To: Elizabeth Webb
Cc: [hidden email]
Subject: Re: [R-sig-Geo] spatial autocorrelation in GAM residuals for large data set

On Tue, 20 Aug 2019, Elizabeth Webb wrote:

> Hello,
>
> I have a large data set (~100k rows) containing observations at points
> (MODIS pixels) across the northern hemisphere.  I have created a GAM
> using the bam command in mgcv and I would like to check the model
> residuals for spatial autocorrelation.
>
> One idea is to use the DHARMa package
> (https://urldefense.proofpoint.com/v2/url?u=https-3A__cran.r-2Dproject.org_web_packages_DHARMa_vignettes_DHARMa.html-23spatial-2Dautocorrelation&d=DwIFAw&c=sJ6xIWYx-zLMB3EPkvcnVg&r=fIXSZTeOvV9o221vPRYLSw&m=IMILOSwwjZJkpsYiuj66ywrnluSI19Bn8ozD5p-NZks&s=lD9g96_TN9t-znQvV1M9V8CH2tgKAYHWKcTS8osjBSc&e= ).
> The code looks something like this:
>
>     simulationOutput  <-   simulateResiduals(fittedModel = mymodel) # point at which R runs into memory problems
>     testSpatialAutocorrelation(simulationOutput = simulationOutput, x =  data$latitude, y= data$longitude)
>
> However, this runs into memory problems.
>
> Another idea is to use the following code, after this tutorial
> (https://urldefense.proofpoint.com/v2/url?u=http-3A__www.flutterbys.com.au_stats_tut_tut8.4a.html&d=DwIFAw&c=sJ6xIWYx-zLMB3EPkvcnVg&r=fIXSZTeOvV9o221vPRYLSw&m=IMILOSwwjZJkpsYiuj66ywrnluSI19Bn8ozD5p-NZks&s=v9Op69bwvOVRi1ujar_P8-LHsJFDAN_aE25i1_m22U4&e= ):
>     library(ape)
>     library(fields)
>     coords = cbind(data$longitude, data$latitude)
>    w = rdist(coords)  # point at which R runs into memory problems
>     Moran.I(x = residuals(mymodel), w = w)
>
> But this also runs into memory problems.  I have tried increasing the
> amount of memory allotted to R, but that just means R works for longer
> before timing out.

I do hope that you read

https://urldefense.proofpoint.com/v2/url?u=https-3A__cran.r-2Dproject.org_web_packages_ape_vignettes_MoranI.pdf&d=DwIFAw&c=sJ6xIWYx-zLMB3EPkvcnVg&r=fIXSZTeOvV9o221vPRYLSw&m=IMILOSwwjZJkpsYiuj66ywrnluSI19Bn8ozD5p-NZks&s=tp6IoNz-8y-MBnLZldMpb3wUT_faHdoGMFszkZQxYBU&e=

first, because the approach used in ape has been revised.

The main problem is that ape uses by default a square matrix, and it is
uncertain whether sparse matrices are accepted. This means that completely
unneeded computations are carried out - dense matrices should never be
used unless there is a convincing scientific argument (see
https://urldefense.proofpoint.com/v2/url?u=https-3A__edzer.github.io_UseR2019_part2.html-23exercise-2Dreview-2D1&d=DwIFAw&c=sJ6xIWYx-zLMB3EPkvcnVg&r=fIXSZTeOvV9o221vPRYLSw&m=IMILOSwwjZJkpsYiuj66ywrnluSI19Bn8ozD5p-NZks&s=PIyJQgsz9qD81VCZsyfJQGdO-Gh6iJNgF2xH9jATbhI&e=  for a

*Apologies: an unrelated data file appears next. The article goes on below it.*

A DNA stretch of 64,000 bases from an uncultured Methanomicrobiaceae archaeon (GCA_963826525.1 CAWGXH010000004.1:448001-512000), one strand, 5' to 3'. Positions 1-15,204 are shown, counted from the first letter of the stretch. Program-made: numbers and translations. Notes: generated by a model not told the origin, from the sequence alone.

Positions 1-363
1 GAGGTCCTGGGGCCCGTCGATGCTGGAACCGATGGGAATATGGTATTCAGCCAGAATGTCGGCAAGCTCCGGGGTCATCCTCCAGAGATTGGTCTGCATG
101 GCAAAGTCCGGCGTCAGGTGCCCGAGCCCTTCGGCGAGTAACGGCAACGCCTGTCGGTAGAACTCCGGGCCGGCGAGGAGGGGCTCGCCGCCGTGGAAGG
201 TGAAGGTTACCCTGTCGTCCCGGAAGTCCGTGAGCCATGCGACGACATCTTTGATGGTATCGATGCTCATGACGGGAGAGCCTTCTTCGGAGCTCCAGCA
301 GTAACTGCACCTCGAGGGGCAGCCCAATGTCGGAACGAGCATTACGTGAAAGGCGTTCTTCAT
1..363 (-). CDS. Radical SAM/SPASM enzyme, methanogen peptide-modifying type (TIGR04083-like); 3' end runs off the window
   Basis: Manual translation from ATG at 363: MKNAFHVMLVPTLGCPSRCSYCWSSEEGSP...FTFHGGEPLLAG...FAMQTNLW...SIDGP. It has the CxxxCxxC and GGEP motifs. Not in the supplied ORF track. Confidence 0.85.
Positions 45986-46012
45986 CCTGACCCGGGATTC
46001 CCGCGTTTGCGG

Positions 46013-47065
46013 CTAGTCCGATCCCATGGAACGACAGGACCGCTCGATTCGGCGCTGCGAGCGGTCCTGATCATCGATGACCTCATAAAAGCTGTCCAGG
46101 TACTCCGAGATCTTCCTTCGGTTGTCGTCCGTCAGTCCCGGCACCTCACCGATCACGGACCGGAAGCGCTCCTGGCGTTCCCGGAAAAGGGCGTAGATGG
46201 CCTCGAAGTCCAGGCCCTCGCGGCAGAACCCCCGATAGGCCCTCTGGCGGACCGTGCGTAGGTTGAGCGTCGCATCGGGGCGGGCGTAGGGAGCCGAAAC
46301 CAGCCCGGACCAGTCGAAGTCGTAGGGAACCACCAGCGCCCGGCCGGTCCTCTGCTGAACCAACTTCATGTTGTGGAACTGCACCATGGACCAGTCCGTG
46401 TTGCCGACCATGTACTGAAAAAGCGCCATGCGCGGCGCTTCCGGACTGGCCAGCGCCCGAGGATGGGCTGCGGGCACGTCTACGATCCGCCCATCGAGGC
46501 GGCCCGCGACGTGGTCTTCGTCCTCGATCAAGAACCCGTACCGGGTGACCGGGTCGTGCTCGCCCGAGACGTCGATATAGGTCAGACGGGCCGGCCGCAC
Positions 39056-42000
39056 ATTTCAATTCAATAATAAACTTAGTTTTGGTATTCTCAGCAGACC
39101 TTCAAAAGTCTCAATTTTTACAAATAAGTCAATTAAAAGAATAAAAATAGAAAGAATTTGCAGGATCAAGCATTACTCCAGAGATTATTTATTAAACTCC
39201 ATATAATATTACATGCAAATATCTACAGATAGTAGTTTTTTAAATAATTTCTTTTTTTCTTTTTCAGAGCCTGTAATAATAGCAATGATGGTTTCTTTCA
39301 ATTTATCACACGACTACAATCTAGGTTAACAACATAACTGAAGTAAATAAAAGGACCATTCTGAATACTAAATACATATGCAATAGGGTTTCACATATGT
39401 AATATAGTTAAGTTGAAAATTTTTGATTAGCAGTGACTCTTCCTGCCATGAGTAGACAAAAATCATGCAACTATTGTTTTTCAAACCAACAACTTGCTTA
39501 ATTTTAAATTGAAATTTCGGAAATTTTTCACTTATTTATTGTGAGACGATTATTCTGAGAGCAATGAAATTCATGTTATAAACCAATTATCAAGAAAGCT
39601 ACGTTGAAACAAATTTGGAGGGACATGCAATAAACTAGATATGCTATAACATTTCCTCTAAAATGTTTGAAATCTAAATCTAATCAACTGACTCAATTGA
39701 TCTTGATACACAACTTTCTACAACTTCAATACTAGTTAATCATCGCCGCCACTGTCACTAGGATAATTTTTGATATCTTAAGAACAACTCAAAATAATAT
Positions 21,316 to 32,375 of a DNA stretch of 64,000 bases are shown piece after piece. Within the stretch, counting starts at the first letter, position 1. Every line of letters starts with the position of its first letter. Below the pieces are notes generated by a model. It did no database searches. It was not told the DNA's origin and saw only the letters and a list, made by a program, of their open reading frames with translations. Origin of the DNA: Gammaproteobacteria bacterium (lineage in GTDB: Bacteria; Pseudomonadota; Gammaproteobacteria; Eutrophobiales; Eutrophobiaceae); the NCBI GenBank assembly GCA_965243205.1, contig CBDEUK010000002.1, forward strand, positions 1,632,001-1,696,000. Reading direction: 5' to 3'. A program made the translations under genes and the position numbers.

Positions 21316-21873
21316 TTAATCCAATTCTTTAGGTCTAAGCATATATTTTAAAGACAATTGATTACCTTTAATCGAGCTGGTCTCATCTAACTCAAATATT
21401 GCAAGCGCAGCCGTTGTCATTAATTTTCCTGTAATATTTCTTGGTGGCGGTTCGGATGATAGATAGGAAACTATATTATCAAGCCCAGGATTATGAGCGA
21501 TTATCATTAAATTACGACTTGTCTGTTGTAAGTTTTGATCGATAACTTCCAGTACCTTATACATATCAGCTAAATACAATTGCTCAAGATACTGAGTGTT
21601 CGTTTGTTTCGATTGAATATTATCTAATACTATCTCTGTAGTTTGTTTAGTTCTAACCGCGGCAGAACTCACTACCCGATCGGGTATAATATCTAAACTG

development on why distances are wasteful when edge counts on a graph do
the same thing sparsely).

Use one of the approaches described in the tutorial and you may be OK, but
you should not trust the outcome of Moran's I on residuals without using
an appropriate variant. Say you can represent your GAM with a linear model
with say spline terms, you can use Moran's I for regression residuals.
Take care that the average number of neighbours is very small (6-10), and
large numbers of observations should not be a problem.

A larger problem is that Moran's I (also for residuals) also responds to
other mis-specifications than spatial autocorrelation, in particular
missing variables and spatial processes with a different scale from the
units of observation chosen.


>
> So, two questions: (1) Is there a memory efficient way to check for
> spatial autocorrelation using Moran's I in large data sets? or (2) Is
> there another way to check for spatial autocorrelation (besides Moran's
> I) that won't have such memory problems?

1) Yes, see above, do not use dense matrices

2) Consider a higher level MRF term in your GAM for aggregates of your
observations if such aggregation makes sense for your data.

Hope this clarifies,

Roger

--
Roger Bivand
Department of Economics, Norwegian School of Economics,
Helleveien 30, N-5045 Bergen, Norway.
voice: +47 55 95 93 55; e-mail: [hidden email]
https://urldefense.proofpoint.com/v2/url?u=https-3A__orcid.org_0000-2D0003-2D2392-2D6140&d=DwIFAw&c=sJ6xIWYx-zLMB3EPkvcnVg&r=fIXSZTeOvV9o221vPRYLSw&m=IMILOSwwjZJkpsYiuj66ywrnluSI19Bn8ozD5p-NZks&s=nyvB8TRse_NA-lALeTG3k_KOIVVzaNLMuDAqPo3dyGI&e=
https://urldefense.proofpoint.com/v2/url?u=https-3A__scholar.google.no_citations-3Fuser-3DAWeghB0AAAAJ-26hl-3Den&d=DwIFAw&c=sJ6xIWYx-zLMB3EPkvcnVg&r=fIXSZTeOvV9o221vPRYLSw&m=IMILOSwwjZJkpsYiuj66ywrnluSI19Bn8ozD5p-NZks&s=UBVoMNMtGxwGxOGDcIJHGAuFm8gqb8X3kqNkGpPVKS4&e=

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Re: spatial autocorrelation in GAM residuals for large data set

Roger Bivand
Administrator
On Wed, 21 Aug 2019, Elizabeth Webb wrote:

> Thank you, Roger for your help.   A quick follow-up:
>
> What do you mean when you say "Use one of the approaches described in
> the tutorial and you may be OK, but you should not trust the outcome of
> Moran's I on residuals without using an appropriate variant." ?  Or in
> other words, what is an appropriate variant in this context?

From Cliff & Ord (1973), we know that using the standard version of
Moran's I on OLS residuals is flawed, and they therefore proposed an
alternative taking into account the fact that the fitted values - needed
to calculate the residuals - depend on the fitted model, see the
differences that appear between running spdep::moran.test(...,
randomisation=FALSE) and lm.morantest(mod, ...) as one adds in covariates
in addition to the intercept. With just the intercept, they are identical,
as covariates are added, they diverge.

As of now, appropriate tests are not available for models other than OLS,
so one cannot take results as more than indicative. There has been work
moving from just lm() to glm() because the RHS may be seen as linear in
the covariates, but we don't have control of the distribution of the
residuals.

The problem is not widely discussed because it is intractable.

Had your pixels formed a rectangle, it might have been possible to use a